Time to fess up. I’ve never been to any of those places, except Florida once, on vacation, but not anywhere they were shooting a movie. I made all that shit up. Or maybe I didn’t. Maybe it’s all 100% true. Maybe it’s a little fiction mixed with a little reality. It doesn’t matter. It just is.

That’s how my brain works, but I can’t use this to do anything really, other than write shit that doesn’t really DO anything. It is what it is. People take me the wrong way. They tend to think I’m arrogant or that I think I know everything. I don’t. At all. I think I’m an idiot. No, I know I’m an idiot, and aside from that I know nothing. Whenever I have a bit of knowledge someone else doesn’t, I can’t believe they don’t know it and I don’t handle it well. I figure if I know it … I mean, Jesus. Who doesn’t?

Also, this thing known as “Time” has shown me that I don’t really seem to “fit” anywhere as a writer. I don’t make connections, because I’m horribly anti-social. So what’s the point? Who the fuck knows? I don’t know why I continue writing. Maybe because I don’t want kids, but I want to leave something behind. Maybe it’s because I’m narcissistic. Maybe I just enjoy the process. One of those is probably right. Maybe not.

Back to the line about there being no success like a failure. There’s something in there that I identify with. Someone once told me about Bradley Nowell. This person told me he was a middle class kid who moved into a bad neighborhood and learned about himself, then he made the music he did and did it with honesty. That’s what made him great. The same person told me about Heath Ledger, and how he locked himself in a room for months trying to “find” the Joker he became on screen – that Tyler Durden thing. That something-something artistic insanity that Van Gogh had. Here’s a man who couldn’t even give his paintings away until after he died. He sold one painting his entire life. One. Van Gogh. Even if you don’t like him, just imagine that – knowing you have something to say, but having no idea how to say it.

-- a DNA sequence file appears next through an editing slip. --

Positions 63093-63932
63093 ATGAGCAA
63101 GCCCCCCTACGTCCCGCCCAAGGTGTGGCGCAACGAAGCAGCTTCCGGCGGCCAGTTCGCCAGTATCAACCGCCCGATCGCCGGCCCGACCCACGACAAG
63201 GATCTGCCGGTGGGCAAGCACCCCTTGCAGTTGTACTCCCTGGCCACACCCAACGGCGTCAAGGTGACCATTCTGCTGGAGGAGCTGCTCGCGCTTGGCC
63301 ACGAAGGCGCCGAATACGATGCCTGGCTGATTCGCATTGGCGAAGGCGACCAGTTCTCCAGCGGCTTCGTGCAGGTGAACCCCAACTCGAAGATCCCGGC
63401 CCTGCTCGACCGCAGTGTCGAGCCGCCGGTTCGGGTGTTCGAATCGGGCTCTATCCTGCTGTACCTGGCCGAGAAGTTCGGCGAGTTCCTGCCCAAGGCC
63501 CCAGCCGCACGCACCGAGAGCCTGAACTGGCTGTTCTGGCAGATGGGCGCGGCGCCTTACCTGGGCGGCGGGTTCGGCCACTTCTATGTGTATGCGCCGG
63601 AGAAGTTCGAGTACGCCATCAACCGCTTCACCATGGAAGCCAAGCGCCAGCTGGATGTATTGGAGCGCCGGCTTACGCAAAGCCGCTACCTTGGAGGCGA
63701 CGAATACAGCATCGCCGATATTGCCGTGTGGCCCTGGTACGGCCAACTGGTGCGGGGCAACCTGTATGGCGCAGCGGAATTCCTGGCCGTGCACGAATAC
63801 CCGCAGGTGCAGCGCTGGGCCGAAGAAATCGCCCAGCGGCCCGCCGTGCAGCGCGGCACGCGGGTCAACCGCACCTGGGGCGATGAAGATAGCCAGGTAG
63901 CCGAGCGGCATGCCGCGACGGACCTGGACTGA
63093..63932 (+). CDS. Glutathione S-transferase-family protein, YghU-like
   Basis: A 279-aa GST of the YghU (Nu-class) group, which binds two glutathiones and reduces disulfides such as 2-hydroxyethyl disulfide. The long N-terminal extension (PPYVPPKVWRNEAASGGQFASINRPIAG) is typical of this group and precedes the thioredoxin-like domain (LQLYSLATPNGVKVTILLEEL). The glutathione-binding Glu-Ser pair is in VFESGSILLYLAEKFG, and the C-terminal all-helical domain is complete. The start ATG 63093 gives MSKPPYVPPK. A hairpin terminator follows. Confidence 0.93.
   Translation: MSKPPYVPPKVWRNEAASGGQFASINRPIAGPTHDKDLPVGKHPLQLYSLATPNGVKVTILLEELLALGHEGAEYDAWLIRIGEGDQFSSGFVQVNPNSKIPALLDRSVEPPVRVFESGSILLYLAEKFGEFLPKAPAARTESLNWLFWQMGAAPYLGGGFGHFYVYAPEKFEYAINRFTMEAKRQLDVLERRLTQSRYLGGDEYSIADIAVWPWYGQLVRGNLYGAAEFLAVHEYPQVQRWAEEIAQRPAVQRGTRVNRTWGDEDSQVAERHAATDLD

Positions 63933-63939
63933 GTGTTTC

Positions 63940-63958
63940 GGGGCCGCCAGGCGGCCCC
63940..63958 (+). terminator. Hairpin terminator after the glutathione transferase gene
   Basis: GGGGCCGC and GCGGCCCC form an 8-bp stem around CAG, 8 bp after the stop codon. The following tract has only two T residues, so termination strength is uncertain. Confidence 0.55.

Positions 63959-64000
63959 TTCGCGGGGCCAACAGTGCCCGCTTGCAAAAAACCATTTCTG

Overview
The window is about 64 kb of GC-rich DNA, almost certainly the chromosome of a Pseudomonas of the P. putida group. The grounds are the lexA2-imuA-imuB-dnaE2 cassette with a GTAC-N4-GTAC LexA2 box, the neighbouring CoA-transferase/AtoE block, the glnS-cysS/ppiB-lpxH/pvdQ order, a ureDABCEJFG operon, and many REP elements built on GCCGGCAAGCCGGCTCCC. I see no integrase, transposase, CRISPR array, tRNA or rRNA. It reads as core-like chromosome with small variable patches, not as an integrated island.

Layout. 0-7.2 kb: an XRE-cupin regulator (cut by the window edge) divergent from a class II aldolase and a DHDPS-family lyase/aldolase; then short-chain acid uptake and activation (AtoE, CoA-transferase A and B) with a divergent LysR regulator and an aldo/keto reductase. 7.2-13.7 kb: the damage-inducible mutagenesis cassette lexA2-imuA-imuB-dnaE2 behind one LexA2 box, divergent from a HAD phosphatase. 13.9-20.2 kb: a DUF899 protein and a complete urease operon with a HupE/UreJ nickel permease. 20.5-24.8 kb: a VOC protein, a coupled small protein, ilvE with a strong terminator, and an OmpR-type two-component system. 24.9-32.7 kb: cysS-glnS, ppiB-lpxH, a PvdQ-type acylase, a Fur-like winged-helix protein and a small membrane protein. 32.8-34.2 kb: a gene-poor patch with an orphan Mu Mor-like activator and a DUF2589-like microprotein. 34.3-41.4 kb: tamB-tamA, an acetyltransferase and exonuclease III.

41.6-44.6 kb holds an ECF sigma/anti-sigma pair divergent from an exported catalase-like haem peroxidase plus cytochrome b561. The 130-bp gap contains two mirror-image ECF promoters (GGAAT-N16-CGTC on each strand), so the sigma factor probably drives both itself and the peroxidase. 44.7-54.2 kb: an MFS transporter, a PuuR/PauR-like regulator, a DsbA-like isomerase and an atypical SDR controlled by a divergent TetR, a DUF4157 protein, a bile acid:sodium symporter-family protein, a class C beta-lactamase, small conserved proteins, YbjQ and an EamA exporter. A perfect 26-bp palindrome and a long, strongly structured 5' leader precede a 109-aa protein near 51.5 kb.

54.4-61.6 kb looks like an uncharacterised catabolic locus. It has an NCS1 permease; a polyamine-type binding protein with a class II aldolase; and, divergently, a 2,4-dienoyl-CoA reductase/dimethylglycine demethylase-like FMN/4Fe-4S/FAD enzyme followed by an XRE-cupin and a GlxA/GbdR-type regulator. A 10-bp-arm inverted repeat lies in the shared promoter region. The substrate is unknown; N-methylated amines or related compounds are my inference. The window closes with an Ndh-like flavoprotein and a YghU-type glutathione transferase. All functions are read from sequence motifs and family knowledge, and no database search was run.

The trick, I think, is honesty. Honesty in the face of everything. And speaking about the human condition and the crazy, coincidental, syncretistic existence we reside in. I don’t know what it is. No one does. Not really, but I think Dylan and Charlie Kaufman might have some shit figured out. And Woody Allen. Have you seen Midnight in Paris? Holy shit, why not? It’s fucking amazing. The script is brilliant. He talks to Hemingway! And other people. And Adrian Brody is Dali, and he’s great. And so was Dali, who painted about 31,000,000 loaves of bread before he was finally satisfied.

Maybe that’s the answer. The things I write right now are my loaves of bread. As I continue to paint the bread I’ll notice more and more details and the paintings will improve. You’ll see the crust, brown and cracked, like the tile floor in an old Spanish villa. You’ll see that crust sliced down the middle and bubbly-white, frothy dough rising from the split. You’ll see the plain tablecloth the bread is placed on, white and pristine, balancing the imperfection of the bread. The light and the dark, balanced perfectly in time….in a picture of a loaf of bread.

You’ll read that and say something like “Fuck that’s pretentious.”

And you’re right. It is. But it’s also important. I find the more you paint the bread the more details you see and the more real it becomes. The more real it becomes the more honestly it can be painted. The same goes for writing. The more I write the better it gets. I’m starting to have a point, occasionally. I’m finding something that wasn’t there before, and it amazes me sometimes. Other times I read it and say, “That’s the worst piece of shit I’ve ever seen.”

But why the hell not put it up for people to judge? What do I have lose? Nothing. I’m invisible and have no secrets to conceal.